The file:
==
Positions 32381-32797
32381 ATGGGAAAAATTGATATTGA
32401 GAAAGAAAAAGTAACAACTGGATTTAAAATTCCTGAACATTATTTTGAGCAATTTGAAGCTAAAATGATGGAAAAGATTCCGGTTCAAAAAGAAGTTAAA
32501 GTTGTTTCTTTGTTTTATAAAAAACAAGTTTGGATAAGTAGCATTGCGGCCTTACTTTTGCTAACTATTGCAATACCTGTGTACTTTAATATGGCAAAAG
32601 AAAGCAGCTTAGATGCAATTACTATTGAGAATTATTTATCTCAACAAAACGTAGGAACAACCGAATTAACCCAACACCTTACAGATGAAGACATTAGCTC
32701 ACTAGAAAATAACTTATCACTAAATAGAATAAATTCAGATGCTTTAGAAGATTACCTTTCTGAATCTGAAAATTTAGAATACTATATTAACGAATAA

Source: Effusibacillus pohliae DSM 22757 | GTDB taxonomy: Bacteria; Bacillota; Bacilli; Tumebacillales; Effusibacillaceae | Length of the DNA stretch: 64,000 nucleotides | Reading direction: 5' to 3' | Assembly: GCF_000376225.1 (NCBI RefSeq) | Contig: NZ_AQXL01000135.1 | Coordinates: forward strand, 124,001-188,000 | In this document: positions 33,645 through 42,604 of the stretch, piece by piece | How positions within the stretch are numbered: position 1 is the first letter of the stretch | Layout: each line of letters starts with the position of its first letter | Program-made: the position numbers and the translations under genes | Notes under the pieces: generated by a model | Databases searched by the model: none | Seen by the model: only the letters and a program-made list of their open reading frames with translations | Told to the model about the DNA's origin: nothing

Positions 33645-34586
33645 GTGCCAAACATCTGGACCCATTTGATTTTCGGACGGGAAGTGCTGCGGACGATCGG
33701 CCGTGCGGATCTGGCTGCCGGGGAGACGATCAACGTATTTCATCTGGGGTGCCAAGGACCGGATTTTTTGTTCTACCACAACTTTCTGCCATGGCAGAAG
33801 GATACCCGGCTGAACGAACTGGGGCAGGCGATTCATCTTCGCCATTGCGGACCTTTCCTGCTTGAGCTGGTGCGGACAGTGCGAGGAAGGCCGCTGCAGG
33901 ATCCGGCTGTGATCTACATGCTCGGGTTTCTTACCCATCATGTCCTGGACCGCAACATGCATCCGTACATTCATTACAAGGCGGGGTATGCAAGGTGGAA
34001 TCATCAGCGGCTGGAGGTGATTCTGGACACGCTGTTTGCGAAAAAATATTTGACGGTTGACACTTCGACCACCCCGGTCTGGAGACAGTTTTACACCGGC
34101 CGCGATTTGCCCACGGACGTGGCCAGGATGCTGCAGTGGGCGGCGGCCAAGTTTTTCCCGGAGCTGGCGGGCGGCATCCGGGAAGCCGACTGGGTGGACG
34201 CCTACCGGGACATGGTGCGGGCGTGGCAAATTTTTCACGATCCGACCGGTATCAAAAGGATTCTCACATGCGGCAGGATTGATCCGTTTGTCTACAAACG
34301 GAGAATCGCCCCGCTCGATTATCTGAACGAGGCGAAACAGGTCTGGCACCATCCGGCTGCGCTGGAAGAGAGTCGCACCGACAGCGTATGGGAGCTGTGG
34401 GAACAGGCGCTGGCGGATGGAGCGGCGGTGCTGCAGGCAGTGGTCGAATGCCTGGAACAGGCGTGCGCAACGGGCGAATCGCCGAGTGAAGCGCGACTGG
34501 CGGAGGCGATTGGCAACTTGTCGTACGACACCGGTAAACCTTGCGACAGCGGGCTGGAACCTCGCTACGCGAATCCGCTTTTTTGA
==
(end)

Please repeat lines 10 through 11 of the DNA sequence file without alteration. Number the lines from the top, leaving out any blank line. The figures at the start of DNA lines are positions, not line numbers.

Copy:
33701 CCGTGCGGATCTGGCTGCCGGGGAGACGATCAACGTATTTCATCTGGGGTGCCAAGGACCGGATTTTTTGTTCTACCACAACTTTCTGCCATGGCAGAAG
33801 GATACCCGGCTGAACGAACTGGGGCAGGCGATTCATCTTCGCCATTGCGGACCTTTCCTGCTTGAGCTGGTGCGGACAGTGCGAGGAAGGCCGCTGCAGG